Of course, the irony here is that lighthouses are typically used to warn stray ships away from the source of light, indicating that there’s a shore nearby and they shouldn’t be approached. But I’m perfectly happy with the series taking a real-world concept and twisting it into something new and fresh that makes their world more consistent.

And on the note of consistency, Flaaffy is yet another Pokémon who was almost immediately re-designed after her initial appearance; her art in the Japanese Gold & Silver had her mane be separate, like a head of hair and wool boa, before every subsequent release would give her a joined woolen mane. I think the change looks better, and the original design is all but buried, so it’s more of a curiosity than anything.

And on the note of curiosities, Mareep’s wool is so good at being light and fluffy and carrying a charge that it can’t be directly used for textiles. Rather, there’s “a special process used on it”, presumably to make it less condusive. Man, these monsters are fun, but actually integrating them into any other part of life and commerce seems to be a regular pain.

Amusingly, that’s cited as the reason why Flaafy have massive bald patches – not because they’ve been domesticated and shorn, but because their fleece was becoming untenable, so they naturally shed and developed an insulated hide to keep from electrocuting themselves. Lil’ Mareep was too potent for even herself, it seems.

Mareep’s various international names are a combined delight.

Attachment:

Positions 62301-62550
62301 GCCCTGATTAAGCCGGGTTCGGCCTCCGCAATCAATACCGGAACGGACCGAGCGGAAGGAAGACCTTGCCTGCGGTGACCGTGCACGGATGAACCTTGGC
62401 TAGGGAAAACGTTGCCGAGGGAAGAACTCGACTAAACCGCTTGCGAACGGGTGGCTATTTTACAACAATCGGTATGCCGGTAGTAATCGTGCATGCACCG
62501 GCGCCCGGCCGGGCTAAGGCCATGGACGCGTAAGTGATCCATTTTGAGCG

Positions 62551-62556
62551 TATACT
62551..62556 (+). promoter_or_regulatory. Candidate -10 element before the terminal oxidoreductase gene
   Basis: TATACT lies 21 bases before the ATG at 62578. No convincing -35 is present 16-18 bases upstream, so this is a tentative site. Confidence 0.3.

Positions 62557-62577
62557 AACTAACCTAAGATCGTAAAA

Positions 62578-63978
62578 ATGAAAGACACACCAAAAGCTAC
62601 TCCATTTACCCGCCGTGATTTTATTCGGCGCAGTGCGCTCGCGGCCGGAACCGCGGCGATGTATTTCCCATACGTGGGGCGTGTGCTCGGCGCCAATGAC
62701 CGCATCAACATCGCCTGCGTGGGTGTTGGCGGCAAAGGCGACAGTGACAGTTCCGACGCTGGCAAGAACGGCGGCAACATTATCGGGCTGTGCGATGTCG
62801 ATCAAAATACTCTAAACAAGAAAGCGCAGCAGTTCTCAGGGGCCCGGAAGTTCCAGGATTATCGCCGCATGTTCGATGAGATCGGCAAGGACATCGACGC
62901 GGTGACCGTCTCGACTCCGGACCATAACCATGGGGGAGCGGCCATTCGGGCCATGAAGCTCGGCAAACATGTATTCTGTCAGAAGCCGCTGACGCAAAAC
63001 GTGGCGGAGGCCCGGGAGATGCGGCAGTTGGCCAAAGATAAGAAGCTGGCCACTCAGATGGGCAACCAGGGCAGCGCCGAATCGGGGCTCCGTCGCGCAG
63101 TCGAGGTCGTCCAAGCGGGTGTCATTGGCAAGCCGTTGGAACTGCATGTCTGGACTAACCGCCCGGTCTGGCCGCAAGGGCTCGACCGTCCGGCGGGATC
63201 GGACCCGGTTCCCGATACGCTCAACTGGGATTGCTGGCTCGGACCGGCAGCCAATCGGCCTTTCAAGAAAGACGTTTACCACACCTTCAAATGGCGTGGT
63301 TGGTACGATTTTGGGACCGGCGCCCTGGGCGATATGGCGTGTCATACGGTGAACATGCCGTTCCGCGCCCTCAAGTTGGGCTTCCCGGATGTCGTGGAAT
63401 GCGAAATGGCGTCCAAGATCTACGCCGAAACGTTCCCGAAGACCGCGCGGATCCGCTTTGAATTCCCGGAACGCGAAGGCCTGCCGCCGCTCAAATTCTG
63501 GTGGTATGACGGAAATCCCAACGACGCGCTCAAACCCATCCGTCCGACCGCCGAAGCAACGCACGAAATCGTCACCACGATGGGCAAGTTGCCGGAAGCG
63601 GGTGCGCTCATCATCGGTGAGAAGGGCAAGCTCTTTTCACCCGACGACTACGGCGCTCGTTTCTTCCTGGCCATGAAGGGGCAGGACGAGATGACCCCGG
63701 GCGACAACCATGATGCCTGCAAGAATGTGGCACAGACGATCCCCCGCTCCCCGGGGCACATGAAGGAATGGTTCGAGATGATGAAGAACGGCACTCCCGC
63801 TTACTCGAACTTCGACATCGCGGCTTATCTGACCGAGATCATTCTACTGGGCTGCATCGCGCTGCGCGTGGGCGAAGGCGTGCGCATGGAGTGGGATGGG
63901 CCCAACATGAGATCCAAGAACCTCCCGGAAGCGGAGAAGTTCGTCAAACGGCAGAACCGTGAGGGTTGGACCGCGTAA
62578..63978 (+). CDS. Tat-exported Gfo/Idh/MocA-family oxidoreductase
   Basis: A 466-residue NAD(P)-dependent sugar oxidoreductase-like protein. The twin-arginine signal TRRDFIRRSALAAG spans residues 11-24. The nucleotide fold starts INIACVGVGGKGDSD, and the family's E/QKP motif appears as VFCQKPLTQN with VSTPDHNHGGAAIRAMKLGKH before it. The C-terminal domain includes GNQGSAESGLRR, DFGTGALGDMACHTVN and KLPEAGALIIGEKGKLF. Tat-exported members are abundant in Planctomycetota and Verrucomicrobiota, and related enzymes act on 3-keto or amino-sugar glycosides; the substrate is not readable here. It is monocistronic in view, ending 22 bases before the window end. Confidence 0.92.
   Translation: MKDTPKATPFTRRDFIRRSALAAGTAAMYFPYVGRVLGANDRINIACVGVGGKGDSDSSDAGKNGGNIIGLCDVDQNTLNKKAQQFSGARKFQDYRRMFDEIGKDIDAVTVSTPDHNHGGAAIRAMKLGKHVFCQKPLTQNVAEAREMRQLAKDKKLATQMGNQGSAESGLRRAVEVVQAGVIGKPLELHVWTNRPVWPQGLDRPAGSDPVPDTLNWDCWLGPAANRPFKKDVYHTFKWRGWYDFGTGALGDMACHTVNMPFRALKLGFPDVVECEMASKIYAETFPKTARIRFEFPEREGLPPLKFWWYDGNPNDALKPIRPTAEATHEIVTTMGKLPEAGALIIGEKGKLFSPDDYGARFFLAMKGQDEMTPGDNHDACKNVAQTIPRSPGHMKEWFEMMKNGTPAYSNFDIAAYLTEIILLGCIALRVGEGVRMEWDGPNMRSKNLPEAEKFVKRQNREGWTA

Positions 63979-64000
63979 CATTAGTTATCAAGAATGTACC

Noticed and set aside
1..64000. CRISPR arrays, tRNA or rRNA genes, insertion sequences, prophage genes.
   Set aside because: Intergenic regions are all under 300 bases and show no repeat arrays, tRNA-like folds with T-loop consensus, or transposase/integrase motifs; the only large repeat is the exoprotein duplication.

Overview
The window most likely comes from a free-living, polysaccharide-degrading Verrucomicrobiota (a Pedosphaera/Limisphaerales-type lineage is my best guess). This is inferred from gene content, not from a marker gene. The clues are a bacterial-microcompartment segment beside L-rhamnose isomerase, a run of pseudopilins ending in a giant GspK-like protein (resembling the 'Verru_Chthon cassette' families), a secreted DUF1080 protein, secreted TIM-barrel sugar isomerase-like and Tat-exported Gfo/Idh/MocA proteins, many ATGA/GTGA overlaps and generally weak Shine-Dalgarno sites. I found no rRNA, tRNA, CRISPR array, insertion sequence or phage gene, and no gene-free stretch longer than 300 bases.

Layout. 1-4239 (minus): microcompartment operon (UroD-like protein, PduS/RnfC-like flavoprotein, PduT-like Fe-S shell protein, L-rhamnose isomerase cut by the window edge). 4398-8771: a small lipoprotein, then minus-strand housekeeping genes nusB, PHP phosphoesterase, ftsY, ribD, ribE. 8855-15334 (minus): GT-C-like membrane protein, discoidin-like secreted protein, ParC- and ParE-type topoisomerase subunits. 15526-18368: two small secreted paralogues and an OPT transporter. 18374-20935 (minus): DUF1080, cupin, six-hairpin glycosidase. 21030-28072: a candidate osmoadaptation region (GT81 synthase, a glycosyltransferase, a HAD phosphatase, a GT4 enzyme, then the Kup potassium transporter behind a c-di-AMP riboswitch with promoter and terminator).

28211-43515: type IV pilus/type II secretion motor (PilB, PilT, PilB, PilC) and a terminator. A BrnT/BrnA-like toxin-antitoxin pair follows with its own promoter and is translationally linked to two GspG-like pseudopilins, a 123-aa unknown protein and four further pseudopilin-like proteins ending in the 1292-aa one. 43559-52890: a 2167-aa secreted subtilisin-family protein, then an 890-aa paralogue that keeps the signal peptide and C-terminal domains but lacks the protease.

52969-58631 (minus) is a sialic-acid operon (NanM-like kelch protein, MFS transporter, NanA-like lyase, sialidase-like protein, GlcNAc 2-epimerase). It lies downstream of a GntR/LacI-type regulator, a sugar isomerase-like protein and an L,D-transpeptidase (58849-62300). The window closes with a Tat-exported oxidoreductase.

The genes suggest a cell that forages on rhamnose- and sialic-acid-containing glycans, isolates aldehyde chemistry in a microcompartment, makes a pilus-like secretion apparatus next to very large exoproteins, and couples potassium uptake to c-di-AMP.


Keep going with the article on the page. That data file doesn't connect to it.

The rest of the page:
Just in the obvious English and Japanese, her name is a combination of “Mary” and “Sheep” – a nice little allusion to “Mary had a little lamb”. Plus, “Mareep” itself is an anagram of “ampere”, a unit of electric current. That name’s pulling double-time! Then there’s the French Wattouat – making fun of the convenient homophone between “watt” and “ouate” (wool).

Flaaffy is a little boring by comparison (unless you want to count the repeated A as a double-meaning between “baa” and a AA battery), but Ampharos kicks it up again, with “amp” (obvious), “amparo” (Spanish/Portugese for “aid/protection”, which a lighthouse definitely does), and “pharos”, the Greek word for lighthouse. Trilingual combo! There’s arguably even more Greek words you could root out of there – all of which get better when you consider that Mareep has a literal Golden Fleece – but needless to say it’s pulling a lot of weight.

Her Japanese name is even better – “denryu” means current, but contains the word for “dragon” (“ryu”), which Game Freak initially planned to make manifest with Ampharos intended as an Electric/Dragon type. For whatever reason (probably the balance issue of handing a player a potential Dragon-type by the second Gym), they made Ampharos purely Electric and parked on that double-entendre for fourteen years. Then, in X & Y, they came seemingly left-field with a proper Dragon-type variant of Ampharos. So if you’ve ever wondered why Ampharos had a wild Dragon-type Mega Evolution with a majestic mane and curled horns: it’s an old design given new life purely derived from a pun, as this series does best.

Oh, and on top of that, there’s also the fine little nod in this whole concept to Do Androids Dream of Electric Sheep?, a seminal science-fiction story and the rough basis for Blade Runner. Knowing how openly Japanese fiction tends to reference Western sci-fi, I have to assume that this is intentional.

I adore Mareep; she’s one of my favorites, and a plush one is hanging out on my desk right now. Yes, I’m biased. Flaafy is a fantastic evolution, and Ampharos takes the line in a different but fun direction. I’m down with this trio design-wise, and the clever “animal-element” combination at their core makes them both the best sheep in the series and an encapsulation of its monster design firing on all cylinders. If I were at the wheel, they’d be a Must-Have. As-is, Game Freak doesn’t seem to agree and Sword & Shield did all right with a lesser sheep, so these can safely hang around in Reserve.

Any and all appreciation for Mareep, Flaaffy, and Ampharos is available in the comments!